Uniqlo Projector / Tokyo
Whimsical widget wins Best of Show in One Show Interactive.

Japanese clothing retailer Uniqlo has been having a fine couple of years of late. After having nearly imploded in the early 2000s—due largely to over-expansion and problems with the products—it is having a remarkable Phoenix-like rise from the ashes. Thanks to a shift in marketing focus, a radical redesign, a raft of new products and a renewed emphasis on the digital domain, it has resurfaced with its sights firmly focused on a global renaissance of sorts.

Much of this recent success can be credited to its extensive integrated marketing efforts on the Web, and in particular, to the stunning, engaging and ambitious viral ad campaign called UNIQLOCK. Created by Tokyo-based production boutique Projector, it is an interconnecting Website blending graphics, performance art—over 100 different short films of dance—a global blog, and a continuous modern jazz-music loop provided by Fantastic Plastic Machine. Playfully ingenious, at its heart is a simple clock that can be downloaded as a screensaver, or placed on individual blogs to give the time and location of the writer. Thus far it has won just about every award going, including Best of Show at One Show Interactive.

Koichiro Tanaka, Projector’s creative director, was first approached by Uniqlo back in May of 2006. “Initially, they asked me to work as a brain,” he says. It was while doing exactly that, as well as working on new directions for their digital strategies, that he came up with the idea of UNIQLOCK. “UNIQLOCK is a perfect hybrid of media, function and expression, which was just the right approach to carry on the mission,” he says. That mission, in short, was to deliver a fresh, portable, relevant experience that global audiences could share via an integrated campaign on the Web and Uniqlo’s Website.

It was a complex, ambitious and challenging undertaking with some 40 to 50 people from different genres and disciplines working on it. And, because almost every imaginable type of media experience was involved, from dance to music, to video, “Even a minor discrepancy could cause an inconsistent experience. On the other hand, if all elements are formed in an order, then that creates simplicity,” says Tanaka. “The order in UNIQLOCK is an algorithm in a clock, which is a universal language.” For him, personally, he adds, the biggest challenge was just to understand and translate the different languages and establish an order.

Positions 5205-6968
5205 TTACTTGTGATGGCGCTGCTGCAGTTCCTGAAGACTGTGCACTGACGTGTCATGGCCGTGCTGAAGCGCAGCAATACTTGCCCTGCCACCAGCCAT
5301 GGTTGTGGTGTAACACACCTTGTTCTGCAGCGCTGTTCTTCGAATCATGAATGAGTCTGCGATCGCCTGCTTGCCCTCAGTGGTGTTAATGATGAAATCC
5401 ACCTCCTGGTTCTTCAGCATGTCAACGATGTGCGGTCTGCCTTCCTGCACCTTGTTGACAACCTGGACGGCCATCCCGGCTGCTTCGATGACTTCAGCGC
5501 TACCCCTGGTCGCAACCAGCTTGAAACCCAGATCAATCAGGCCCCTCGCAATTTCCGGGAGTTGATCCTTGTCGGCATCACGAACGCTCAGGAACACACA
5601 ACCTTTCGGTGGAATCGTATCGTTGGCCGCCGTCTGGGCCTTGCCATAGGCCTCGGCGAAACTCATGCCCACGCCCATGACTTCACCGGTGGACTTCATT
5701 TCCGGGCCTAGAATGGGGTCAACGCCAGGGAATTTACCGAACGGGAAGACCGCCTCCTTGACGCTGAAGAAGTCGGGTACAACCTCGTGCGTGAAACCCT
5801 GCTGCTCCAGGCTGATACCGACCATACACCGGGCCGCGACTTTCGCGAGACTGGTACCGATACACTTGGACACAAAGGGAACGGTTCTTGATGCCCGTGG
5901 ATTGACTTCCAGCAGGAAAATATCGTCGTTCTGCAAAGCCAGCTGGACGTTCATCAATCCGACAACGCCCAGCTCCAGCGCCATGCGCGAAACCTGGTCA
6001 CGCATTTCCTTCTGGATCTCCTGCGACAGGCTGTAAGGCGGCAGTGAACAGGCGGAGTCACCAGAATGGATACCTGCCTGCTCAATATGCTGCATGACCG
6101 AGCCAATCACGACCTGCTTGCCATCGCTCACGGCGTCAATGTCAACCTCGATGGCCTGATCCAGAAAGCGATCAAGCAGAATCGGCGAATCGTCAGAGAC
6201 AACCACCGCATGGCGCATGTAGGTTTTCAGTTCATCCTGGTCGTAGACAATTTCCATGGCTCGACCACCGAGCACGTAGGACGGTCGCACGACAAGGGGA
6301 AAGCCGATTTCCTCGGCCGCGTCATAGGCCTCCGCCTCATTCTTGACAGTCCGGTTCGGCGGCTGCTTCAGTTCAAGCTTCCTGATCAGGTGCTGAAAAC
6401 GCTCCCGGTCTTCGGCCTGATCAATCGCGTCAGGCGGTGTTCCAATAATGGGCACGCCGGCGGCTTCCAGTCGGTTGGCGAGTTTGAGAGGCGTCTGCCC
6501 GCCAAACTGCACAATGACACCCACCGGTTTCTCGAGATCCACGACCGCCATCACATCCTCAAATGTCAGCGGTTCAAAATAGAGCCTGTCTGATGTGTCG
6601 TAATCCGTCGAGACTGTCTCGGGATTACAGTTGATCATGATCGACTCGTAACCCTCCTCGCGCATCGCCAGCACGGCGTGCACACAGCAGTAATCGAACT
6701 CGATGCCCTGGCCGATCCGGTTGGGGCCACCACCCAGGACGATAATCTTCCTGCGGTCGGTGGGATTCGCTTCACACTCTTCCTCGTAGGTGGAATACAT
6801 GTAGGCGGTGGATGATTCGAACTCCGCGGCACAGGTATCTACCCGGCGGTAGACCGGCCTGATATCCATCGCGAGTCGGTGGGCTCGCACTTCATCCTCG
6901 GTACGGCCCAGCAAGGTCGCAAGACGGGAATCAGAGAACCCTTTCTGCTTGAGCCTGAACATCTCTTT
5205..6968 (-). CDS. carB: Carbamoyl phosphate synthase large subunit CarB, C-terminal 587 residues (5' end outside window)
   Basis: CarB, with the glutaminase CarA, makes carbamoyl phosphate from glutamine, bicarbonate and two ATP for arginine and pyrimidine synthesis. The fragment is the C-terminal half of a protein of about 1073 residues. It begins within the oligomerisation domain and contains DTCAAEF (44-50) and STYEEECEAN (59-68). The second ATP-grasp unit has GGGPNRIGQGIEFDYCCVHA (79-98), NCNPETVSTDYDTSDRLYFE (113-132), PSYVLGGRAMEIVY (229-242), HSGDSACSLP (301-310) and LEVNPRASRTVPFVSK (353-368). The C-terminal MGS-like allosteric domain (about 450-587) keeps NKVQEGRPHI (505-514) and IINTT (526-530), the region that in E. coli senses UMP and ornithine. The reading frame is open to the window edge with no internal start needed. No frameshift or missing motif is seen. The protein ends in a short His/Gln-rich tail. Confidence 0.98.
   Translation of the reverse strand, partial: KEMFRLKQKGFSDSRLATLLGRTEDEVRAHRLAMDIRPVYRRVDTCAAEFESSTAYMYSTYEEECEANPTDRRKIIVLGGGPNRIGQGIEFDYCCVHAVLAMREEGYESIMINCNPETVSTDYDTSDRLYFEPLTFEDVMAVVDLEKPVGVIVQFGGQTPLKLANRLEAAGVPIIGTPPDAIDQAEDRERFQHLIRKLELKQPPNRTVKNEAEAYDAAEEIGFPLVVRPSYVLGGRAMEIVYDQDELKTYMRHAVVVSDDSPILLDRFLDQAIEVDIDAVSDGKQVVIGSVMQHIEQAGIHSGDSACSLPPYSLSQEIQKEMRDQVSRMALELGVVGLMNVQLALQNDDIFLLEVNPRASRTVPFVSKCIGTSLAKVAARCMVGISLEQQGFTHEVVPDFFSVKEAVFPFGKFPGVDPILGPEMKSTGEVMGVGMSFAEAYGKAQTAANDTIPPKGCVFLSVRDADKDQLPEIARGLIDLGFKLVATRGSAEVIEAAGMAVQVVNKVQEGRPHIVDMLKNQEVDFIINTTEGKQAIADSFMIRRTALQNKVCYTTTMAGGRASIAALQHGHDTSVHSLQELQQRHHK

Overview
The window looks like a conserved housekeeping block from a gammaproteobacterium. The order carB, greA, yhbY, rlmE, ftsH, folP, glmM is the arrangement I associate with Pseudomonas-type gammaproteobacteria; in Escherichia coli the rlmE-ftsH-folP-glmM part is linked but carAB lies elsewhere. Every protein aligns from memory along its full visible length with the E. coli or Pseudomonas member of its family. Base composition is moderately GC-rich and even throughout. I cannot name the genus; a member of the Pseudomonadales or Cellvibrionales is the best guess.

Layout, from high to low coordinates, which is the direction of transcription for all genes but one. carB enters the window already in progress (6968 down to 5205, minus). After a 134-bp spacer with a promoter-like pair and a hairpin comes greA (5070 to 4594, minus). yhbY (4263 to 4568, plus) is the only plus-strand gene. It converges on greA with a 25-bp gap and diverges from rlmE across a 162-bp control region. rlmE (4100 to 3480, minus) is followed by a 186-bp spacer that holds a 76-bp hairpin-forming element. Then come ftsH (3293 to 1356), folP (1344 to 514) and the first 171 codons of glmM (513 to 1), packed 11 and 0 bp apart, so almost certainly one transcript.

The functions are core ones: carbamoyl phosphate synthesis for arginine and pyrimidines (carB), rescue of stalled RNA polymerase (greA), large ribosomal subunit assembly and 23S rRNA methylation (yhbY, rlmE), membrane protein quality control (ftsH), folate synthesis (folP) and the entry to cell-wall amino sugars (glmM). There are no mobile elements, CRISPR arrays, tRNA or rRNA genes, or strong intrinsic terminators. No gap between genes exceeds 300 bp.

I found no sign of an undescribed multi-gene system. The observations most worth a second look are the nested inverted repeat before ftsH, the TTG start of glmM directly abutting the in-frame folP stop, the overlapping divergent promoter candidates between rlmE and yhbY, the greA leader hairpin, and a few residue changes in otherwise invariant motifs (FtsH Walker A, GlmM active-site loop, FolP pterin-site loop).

Tanaka himself started out producing TV commercials, short films, motion graphics, Web content/applications and art event, etc. In 2004, he co-founded Projector with his partner, who specializes in producing fashion and art events. They work by teaming up with freelancers, production companies, system engineering companies and design companies. “Projector (Pro, ject, or) means people who make projects into a form,” he explains. Viewed over 116 million times and counting, by visitors from 212 counties, UNIQLOCK has done wonders for the Uniqlo brand. It has helped it evolve its somewhat downmarket, low-cost image into a chic, upmarket and internationally known retailer. It has also added to Japan’s relatively new credentials as the latest innovative center of design.

Tanaka’s currently working on new ways of enhancing Uniqlo’s worldwide popularity on the Web and connecting the company with its customers. As for the future, “UNIQLO represents Japan’s communications potential,” he says. “My goal is to create new projects that expand such potential. For Projector, I’d like to work with foreign clients, agencies and creators, to see if Projector’s approach could work internationally. I also dream of living in different countries like a Nomad. I guess I need to learn English first.” Well, it couldn’t do any harm.

| More